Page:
Twelve engineering students receive NSF graduate fellowships
Twelve current engineering graduate students have received graduate research fellowships from the National Science Foundation, which announced April 1 the 2014 class of fellows.
They are Thomas Werfel, Joseph Thomas Sharick and Abigail M. Searfoss, biomedical engineering; Joseph Weinstein-Webb and William Robert Erwin, chemical engineering; Addisu Zerihun Taddese, Michael Allen Seibold and Joshua Stephen Fain, electrical engineering; Chelsea Peters, environmental engineering; Peter Amos York, Andria Annette Remirez and Elissa Danielle Ledoux, mechanical engineering.
Two engineering undergraduate students who also received NSF graduate fellowships will be pursuing their graduate studies elsewhere. They are mechanical engineering seniors Dylan Patrick Losey, who will enter Rice University, and Kevin Alexander Bush, currently undecided. Recent biomedical engineering graduates Cheryl Lau and Chelsey Smith have received fellowships. Lau is attending Georgia Tech. Smith is attending Rice.
The NSF Graduate Research Fellowship Program (GRFP) provides fellowships to individuals selected early in their graduate careers based on their demonstrated potential for significant achievements in science and engineering.
Support is provided by the program for graduate study that is in a field within NSF’s mission and leads to a research-based master’s or doctoral degree at accredited U.S. institutions. The fellowships, valued at more than $130,000 each, are awarded directly to students and provides three years of financial support within a five-year fellowship period. That support includes $32,000 per year for three years for graduate study and $12,000 allowance annually for three years of tuition.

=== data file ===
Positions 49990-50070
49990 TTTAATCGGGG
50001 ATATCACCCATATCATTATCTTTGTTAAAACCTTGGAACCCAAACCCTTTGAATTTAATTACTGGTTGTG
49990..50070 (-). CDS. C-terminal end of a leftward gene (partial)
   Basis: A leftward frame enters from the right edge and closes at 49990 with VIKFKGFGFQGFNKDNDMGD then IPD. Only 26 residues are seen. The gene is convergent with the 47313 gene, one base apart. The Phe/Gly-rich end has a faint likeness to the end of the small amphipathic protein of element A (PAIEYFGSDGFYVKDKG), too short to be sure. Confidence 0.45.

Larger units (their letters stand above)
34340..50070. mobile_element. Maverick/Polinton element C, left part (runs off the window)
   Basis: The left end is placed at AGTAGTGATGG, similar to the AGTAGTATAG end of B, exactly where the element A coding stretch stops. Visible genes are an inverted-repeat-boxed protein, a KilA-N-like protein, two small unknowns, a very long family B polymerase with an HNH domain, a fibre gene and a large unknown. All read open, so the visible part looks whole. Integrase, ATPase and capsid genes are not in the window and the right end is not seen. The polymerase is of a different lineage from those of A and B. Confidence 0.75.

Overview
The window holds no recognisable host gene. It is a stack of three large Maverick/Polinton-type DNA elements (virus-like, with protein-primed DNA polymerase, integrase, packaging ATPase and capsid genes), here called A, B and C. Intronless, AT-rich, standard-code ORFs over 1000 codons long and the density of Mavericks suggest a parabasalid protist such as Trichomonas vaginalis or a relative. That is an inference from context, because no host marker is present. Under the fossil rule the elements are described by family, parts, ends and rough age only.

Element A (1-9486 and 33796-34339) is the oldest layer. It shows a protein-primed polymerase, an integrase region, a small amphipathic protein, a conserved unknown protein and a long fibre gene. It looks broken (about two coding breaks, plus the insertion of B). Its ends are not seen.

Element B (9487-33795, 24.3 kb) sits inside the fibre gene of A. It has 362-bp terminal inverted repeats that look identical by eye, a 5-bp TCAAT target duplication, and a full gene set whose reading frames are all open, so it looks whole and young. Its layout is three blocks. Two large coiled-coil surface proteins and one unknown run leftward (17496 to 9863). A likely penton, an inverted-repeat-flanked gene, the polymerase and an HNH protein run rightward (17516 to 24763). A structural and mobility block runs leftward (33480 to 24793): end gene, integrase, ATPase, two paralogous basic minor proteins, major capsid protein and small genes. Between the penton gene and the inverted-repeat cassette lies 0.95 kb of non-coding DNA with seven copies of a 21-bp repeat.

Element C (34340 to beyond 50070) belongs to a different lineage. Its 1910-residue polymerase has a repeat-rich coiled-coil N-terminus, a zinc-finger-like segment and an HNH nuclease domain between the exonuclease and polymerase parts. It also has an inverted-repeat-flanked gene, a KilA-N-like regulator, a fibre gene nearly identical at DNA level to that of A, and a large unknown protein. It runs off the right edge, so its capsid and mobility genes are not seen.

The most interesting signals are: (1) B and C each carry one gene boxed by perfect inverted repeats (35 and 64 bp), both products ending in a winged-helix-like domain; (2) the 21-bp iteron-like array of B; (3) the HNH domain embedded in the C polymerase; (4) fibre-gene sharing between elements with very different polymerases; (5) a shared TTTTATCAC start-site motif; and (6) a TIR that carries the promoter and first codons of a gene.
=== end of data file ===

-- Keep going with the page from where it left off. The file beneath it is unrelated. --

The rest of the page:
NSF received more than 14,000 applications for the 2014 competition and made 2,000 fellowship award offers. Among the 2,000 awardees, 1,069 are women, 382 are from underrepresented minority groups, 55 are persons with disabilities, and 37 are veterans. The fellows in the 2014 class come from 442 baccalaureate institutions, 58 more than in 2010, when the program first began awarding 2,000 fellowships each year.
GRFP is a critical program in NSF’s overall strategy in developing the globally-engaged workforce necessary to ensure America’s leadership in advancing science and engineering research and innovation.
According to the NSF, “As the oldest graduate fellowship of its kind, the Graduate Research Fellowship Program has a long history of selecting recipients who achieve high levels of success in their future academic and professional careers.” Previous fellows include former U.S. Secretary of Energy Steven Chu, Google founder Sergey Brin, and many Nobel Prize winners.
Posted on Friday, April 4, 2014 in Alumni, Biomedical Engineering, Chemical and Biomolecular Engineering, Civil and Environmental Engineering, Electrical Engineering and Computer Science, Home Features, Mechanical Engineering, News, Research.